If you’re not informed about the prices in Costa Rica, you could be in for a surprise upon arrival. We don’t want you showing up unprepared and having to cancel plans because you’re worried about breaking the bank!

Costa Rica is an amazing, friendly tourist destination, but it’s also one of the most expensive countries in Central America.

Some people consider the country too expensive and are skeptical about finding anything cheap. But others consider Costa Rica a developing country and therefore a budget travel destination.

The reality is that everything depends on the kind of experience you’re looking for. I know that sounds cliche, but it’s true! So we have created this article about Costa Rican travel costs and prices as a guide!

Seasons (Dry and Rainy season)

In Costa Rica, we have two seasons that affect tourism and prices: the dry season and the rainy season.

The dry season is the high season for tourism, and it runs from December until the end of April. This is when the weather is best and there’s not much rain at all.

After that, prices drop as we enter the green season, more commonly known as the rainy season. This period goes from May until November, but for about the first and last month or so, the rain isn’t as consistent or heavy, as the season is transitioning.

So coming in May, June, October or November can still be a good idea if you’re hoping for more sunshine than rain.

The dry season is generally considered to be the best time of the year to visit Costa Rica. There’s lots of sunshine and it’s a good time to visit the rainforest. That being said, the dry season is also the most popular (and expensive) time to visit.

Costa Rica Travel Costs


From hostels to resorts, Costa Rica has a lot of accommodation options to offer. To give you a better idea, let’s filter it into these 4 categories:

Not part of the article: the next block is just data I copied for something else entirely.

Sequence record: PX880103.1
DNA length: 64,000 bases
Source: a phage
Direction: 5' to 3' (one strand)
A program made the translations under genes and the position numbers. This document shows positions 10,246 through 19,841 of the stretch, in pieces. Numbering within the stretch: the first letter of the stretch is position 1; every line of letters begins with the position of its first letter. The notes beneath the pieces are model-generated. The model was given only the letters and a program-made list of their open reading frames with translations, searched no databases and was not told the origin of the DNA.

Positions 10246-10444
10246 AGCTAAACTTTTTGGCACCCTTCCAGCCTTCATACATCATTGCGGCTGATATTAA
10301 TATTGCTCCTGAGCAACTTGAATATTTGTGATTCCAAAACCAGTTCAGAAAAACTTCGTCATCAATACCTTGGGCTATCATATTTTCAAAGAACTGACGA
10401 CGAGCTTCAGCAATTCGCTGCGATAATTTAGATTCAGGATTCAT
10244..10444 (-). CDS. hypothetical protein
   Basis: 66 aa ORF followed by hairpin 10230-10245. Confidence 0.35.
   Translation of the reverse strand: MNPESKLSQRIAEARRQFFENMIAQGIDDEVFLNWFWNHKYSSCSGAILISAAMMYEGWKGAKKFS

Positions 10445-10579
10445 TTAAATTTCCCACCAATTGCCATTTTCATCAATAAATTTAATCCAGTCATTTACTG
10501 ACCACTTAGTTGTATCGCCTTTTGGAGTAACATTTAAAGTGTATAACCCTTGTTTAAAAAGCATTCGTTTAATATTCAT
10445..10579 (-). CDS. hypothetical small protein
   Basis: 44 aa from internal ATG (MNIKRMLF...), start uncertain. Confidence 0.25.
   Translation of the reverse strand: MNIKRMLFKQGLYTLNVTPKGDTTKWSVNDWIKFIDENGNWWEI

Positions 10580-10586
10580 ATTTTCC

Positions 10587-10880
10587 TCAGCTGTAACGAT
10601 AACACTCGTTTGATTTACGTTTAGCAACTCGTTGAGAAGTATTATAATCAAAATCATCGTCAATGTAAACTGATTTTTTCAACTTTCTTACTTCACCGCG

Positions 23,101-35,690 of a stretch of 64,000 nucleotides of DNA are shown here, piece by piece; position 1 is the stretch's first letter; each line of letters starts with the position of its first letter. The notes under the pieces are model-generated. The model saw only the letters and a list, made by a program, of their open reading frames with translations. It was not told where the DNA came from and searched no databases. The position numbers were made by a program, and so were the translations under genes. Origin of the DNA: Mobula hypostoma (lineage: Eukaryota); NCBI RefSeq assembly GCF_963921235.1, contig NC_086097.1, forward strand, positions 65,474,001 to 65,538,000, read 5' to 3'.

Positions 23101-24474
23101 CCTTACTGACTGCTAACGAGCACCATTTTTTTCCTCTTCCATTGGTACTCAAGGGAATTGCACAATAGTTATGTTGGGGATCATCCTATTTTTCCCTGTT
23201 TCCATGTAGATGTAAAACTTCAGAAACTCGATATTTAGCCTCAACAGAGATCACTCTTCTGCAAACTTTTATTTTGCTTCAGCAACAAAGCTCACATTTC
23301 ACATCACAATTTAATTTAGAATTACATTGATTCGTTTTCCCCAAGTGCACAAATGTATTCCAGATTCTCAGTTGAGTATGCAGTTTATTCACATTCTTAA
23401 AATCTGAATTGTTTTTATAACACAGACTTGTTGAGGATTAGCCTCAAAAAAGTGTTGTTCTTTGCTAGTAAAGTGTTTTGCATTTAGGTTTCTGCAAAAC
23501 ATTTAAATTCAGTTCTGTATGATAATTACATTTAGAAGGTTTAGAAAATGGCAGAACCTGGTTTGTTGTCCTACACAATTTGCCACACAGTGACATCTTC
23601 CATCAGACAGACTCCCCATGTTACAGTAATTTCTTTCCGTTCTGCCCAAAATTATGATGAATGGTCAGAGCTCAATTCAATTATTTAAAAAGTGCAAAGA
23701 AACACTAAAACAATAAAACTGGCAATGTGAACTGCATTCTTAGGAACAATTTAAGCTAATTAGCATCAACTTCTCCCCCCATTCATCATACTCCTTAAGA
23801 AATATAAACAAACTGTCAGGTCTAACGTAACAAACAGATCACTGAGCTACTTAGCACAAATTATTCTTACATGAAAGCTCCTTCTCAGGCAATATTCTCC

1. Dorm Room/Hostel: You’ll find great prices on hostels, at around $10 – $20 per night in a shared room. Private rooms are between $30 – $70.
  2. Budget Room: For $80 – $120 per night, you’ll typically get a large bed with a thin mattress, standard furniture, a clean private bathroom, sometimes having hot water showers (depending on the area that you are staying, beaches has cold water).
  3. Deluxe Budget Room: $120 – $180 typically gets you a more spacious room, with 24-hour hot water, a more comfy mattress, television, breakfast included, hotels with pools and A/C.
  4. Deluxe Room: For $180 – $220 per night, you can get a nice room, usually still with some marks on the walls and not quite a sparkling bathroom, but with a proper mattress, more furniture, perhaps a desk, large television, air-conditioning and hotel staff that are significantly more attentive. We have all inclusive resorts that weill fit in this category.


This is such a complex topic, in the sense that Costa Rica offers a lot of options for all kind of budgets, but many options tend to offer very little information to help pick the right one for the destination.

  • Bus: By far the cheapest way to travel around the country. The range of prices vary between $4 – $16. For the main tourist destinations, there are usually direct buses from San José. However, schedules change all the time and you need to find the bus stop because they aren’t concentrated in one station.
  • Uber: Nowadays, this is the way the locals get around in San José. It’s easier and usually cheaper because you don’t have to pay the taxes and fees you normally would with a taxi. But they’re not as commonly found outside main hubs like San José.
  • Taxis: In small towns or short trips, their price is normal. They have a system with a meter that will tell you how much it costs for the distance traveled. Some of them have upgraded the payment method and provide the option to pay with cards.
  • Rent-a-Cars:  The amount of companies available for renting a car is kind of overwhelming. For us, it is the best way to have the freedom to explore the country. A 4×4 car is recommended so you can have the option to visit more places, considering the routes and the conditions of the roads.
    • Also, the price that you get on the website might be increased for the insurance that the rent-a-car company needs to add on top of the daily rate.
    • Some of them have the policy to require a temporary deposit on your credit card to guarantee any damage that needs to be charged later.